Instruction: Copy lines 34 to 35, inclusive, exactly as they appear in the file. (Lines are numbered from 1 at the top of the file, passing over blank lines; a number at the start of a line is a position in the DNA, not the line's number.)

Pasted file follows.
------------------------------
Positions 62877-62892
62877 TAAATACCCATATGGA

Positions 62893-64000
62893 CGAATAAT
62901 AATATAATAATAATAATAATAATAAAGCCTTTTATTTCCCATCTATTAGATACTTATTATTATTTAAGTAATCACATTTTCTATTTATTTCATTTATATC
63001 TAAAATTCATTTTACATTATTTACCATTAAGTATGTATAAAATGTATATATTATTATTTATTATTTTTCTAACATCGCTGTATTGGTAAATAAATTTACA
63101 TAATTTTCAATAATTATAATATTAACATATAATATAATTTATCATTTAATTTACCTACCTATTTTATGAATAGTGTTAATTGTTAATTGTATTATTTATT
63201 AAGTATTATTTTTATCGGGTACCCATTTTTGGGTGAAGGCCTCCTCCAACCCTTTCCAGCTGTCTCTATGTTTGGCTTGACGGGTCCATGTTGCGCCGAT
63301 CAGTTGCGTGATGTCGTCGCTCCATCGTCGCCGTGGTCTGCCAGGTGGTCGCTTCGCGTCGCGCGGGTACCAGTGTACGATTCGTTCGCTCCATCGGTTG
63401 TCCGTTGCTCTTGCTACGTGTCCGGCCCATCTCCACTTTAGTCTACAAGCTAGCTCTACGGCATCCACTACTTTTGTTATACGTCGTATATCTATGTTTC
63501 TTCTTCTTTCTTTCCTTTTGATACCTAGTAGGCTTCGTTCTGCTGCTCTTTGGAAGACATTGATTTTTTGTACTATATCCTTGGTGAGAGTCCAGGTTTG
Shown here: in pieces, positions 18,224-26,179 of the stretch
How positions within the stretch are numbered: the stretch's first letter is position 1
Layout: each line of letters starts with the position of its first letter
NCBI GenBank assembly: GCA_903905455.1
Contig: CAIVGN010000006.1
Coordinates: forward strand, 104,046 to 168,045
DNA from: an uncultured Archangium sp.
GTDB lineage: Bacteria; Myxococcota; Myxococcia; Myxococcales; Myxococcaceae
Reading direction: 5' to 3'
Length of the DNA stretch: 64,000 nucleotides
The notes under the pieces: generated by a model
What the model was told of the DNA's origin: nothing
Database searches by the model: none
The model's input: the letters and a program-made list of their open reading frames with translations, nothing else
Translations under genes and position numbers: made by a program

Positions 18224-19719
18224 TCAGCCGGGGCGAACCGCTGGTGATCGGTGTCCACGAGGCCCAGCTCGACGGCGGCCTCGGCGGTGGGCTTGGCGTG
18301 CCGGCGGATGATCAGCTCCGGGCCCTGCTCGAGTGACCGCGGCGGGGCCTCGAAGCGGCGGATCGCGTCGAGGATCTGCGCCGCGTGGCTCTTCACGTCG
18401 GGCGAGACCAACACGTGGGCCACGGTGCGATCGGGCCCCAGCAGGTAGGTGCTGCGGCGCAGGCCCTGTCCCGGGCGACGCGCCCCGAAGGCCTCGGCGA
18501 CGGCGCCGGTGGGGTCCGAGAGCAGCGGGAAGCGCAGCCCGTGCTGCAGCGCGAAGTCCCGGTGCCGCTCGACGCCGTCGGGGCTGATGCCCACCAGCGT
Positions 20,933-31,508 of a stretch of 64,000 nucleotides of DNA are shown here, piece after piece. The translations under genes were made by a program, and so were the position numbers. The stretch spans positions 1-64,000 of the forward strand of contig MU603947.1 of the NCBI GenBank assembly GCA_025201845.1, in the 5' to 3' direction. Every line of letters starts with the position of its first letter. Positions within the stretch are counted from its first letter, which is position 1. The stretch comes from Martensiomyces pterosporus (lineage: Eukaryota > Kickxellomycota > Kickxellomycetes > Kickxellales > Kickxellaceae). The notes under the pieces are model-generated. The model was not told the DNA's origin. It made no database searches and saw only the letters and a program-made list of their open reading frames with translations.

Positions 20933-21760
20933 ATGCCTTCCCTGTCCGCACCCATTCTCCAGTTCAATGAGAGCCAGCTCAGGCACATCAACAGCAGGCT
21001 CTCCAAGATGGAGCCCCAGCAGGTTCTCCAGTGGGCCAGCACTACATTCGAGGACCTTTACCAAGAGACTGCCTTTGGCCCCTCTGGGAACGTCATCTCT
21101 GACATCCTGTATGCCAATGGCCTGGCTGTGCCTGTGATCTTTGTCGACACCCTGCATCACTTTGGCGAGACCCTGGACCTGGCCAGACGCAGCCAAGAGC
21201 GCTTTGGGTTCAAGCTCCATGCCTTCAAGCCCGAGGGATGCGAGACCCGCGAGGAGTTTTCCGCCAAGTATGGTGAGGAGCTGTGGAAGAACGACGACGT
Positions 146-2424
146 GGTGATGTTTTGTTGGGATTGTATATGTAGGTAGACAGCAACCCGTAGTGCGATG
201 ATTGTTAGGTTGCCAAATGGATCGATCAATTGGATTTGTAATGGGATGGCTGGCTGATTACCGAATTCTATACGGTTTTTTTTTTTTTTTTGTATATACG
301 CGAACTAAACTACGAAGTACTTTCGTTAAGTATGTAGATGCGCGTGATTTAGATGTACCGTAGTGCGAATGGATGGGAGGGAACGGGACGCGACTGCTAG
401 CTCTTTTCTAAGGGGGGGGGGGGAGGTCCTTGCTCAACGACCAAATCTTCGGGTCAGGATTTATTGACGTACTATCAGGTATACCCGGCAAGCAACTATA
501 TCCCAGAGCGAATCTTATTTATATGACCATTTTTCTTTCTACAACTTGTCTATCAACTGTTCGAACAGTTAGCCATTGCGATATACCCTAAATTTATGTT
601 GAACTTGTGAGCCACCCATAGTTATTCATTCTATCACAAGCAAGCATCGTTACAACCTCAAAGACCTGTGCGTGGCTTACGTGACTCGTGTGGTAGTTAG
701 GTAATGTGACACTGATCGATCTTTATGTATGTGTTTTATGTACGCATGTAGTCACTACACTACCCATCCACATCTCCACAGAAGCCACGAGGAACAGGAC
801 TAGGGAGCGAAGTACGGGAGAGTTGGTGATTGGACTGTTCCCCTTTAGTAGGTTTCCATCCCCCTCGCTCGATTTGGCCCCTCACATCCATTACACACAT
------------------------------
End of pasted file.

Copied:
20933 ATGCCTTCCCTGTCCGCACCCATTCTCCAGTTCAATGAGAGCCAGCTCAGGCACATCAACAGCAGGCT
21001 CTCCAAGATGGAGCCCCAGCAGGTTCTCCAGTGGGCCAGCACTACATTCGAGGACCTTTACCAAGAGACTGCCTTTGGCCCCTCTGGGAACGTCATCTCT